“Tough on Crime, Smart on Crime”

By Kenneth L. Shigley

Kenneth L. Shigley, President, State Bar of Georgia

My first job after law school was as a prosecutor in a rural judicial circuit. Soon after joining the district attorney’s office, I assisted in a death penalty trial for the rape and murder of a young girl.  In such cases I looked into the heart of evil, prosecuting dangerous criminals from whom we needed to protect decent citizens.

In other cases, it also became apparent that perhaps 85 percent of those I was prosecuting would probably not have been in trouble but for alcohol, drugs and mental health issues, were not prone to violence and were generally more dangerous to themselves than anyone else. They deserved some punishment but did not need to become long-term tax burdens. That is pretty much what I hear from many judges and prosecutors today. Back then, of course, lacking the concept of drug and DUI accountability courts or coordination with addiction or mental health counseling resources, our only solutions were prosecution and incarceration.

Three decades later, upon my installation as State Bar president, Gov. Nathan Deal appointed me to the new Special Council on Criminal Justice Reform, along with experienced judges, a district attorney and several legislators. The council was formed to address the fact that Georgia has the fourth-highest incarceration rate in the country with one in 70 Georgia adults behind bars and one in 13 under some sort of correctional supervision. Georgia’s prison population has grown 35 percent over the past decade. If we do nothing, it is projected to grow 8 percent more the next five years, costing an additional $264 million. This is the cumulative result of two decades of policy decisions that have sent more people to prison and held them there longer.

Those who complete long mandatory sentences generally emerge with pocket change, a bus ticket and no marketable skills except those learned from other inmates. People caught in the vicious cycle of addiction and recidivism are unavailable for productive employment and responsible parenting of children they help bring into the world.

These goals were laid out for the Criminal Justice Reform Council: (1) address the growth of the state’s prison population, contain corrections costs and increase efficiencies and effectiveness for better offender management; (2) improve public safety by reinvesting a portion of the savings into strategies that reduce crime and recidivism; and (3) hold offenders accountable by strengthening community-based supervision.  I am convinced that Governor Deal and other state leaders are absolutely sincere about salvaging wasted lives as well as reducing the budget.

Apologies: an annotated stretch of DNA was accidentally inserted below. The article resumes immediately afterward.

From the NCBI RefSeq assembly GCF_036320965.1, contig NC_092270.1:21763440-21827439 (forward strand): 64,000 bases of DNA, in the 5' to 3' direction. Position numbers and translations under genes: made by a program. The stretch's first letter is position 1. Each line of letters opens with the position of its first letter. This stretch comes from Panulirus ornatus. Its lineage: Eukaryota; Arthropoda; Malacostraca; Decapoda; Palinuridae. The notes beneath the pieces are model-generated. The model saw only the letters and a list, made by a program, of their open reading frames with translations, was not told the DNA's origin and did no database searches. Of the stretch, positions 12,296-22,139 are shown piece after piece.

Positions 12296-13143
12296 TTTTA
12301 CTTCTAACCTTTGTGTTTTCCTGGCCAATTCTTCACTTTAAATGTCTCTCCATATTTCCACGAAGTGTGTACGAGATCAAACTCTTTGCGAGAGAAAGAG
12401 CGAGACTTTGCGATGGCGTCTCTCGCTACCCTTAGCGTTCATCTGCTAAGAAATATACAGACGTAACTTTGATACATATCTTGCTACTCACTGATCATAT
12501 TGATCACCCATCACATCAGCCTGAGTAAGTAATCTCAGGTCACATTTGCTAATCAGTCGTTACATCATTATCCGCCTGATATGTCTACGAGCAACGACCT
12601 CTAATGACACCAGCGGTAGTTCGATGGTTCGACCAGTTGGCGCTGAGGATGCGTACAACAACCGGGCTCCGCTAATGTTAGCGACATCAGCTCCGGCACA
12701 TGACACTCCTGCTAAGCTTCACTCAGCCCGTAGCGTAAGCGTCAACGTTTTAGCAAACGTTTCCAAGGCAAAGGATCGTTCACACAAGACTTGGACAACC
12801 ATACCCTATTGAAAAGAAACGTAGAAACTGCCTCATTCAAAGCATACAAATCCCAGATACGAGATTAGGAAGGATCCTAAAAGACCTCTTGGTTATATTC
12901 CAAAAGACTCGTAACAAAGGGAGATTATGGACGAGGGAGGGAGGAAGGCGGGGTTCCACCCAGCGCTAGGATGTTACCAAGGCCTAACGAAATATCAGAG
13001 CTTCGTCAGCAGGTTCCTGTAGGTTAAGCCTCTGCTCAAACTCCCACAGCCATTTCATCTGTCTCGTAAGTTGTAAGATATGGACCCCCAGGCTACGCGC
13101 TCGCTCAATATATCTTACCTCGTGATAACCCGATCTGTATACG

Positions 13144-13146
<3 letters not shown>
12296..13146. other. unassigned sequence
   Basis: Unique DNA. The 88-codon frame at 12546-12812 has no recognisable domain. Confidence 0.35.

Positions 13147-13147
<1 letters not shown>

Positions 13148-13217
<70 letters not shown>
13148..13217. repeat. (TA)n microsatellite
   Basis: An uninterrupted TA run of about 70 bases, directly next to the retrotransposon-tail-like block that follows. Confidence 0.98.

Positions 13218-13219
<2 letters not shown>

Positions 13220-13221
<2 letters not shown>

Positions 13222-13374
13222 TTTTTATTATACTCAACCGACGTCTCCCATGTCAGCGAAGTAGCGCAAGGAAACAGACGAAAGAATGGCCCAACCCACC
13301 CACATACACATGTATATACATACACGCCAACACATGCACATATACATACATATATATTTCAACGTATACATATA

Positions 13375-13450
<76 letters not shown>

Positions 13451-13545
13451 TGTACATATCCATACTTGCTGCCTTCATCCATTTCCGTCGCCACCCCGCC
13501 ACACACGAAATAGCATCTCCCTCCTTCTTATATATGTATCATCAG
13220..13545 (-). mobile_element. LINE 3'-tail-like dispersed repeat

The council worked through the summer and fall and in November released our findings and recommendations. Here’s part of what we found: Supervising the nearly half a million people under correctional control in Georgia costs more than $1 billion each year, while recidivism rates remain high. We are not achieving public safety returns that justify this taxpayer burden.

As a former prosecutor, I have seen the evil that drives the most violent criminals, who need to be locked up for a long time to protect law-abiding citizens. The money that puts them behind bars is well spent.  However, two-thirds of Georgia inmates are non-violent offenders, and the percentage of sentences served has more than doubled over the past 20 years. Converting them from tax burdens in prison to taxpayers in community-based corrections would help both public safety and public budgets.

By enabling Georgia’s community corrections agencies to supervise offenders effectively, we all win, with less crime, fewer victims and reduced costs of punishment. Toward this end, the council recommended expanding drug and accountability courts, expanding treatment options for offenders with substance abuse and mental health issues and implementing programs effective at reducing recidivism and encouraging offenders to comply with the conditions of their supervision.

These challenges are pressing but not unique. Several other conservative Southern states are using innovations similar to those we have recommended and are demonstrating that it is possible to be both tough on crime and smart on crime.

The General Assembly is now working on proposals to begin implementing the council’s recommendations. There are many moving parts. It will not be easy and it will not be done all in one year. While there are differences of opinion, there is a conscientious effort by legislative leaders to get it right, enacting reforms that will improve public safety, hold offenders accountable, control corrections costs and turn tax burdens into taxpayers. We can afford no less.

(Kenneth L. Shigley is President of the State Bar of Georgia)

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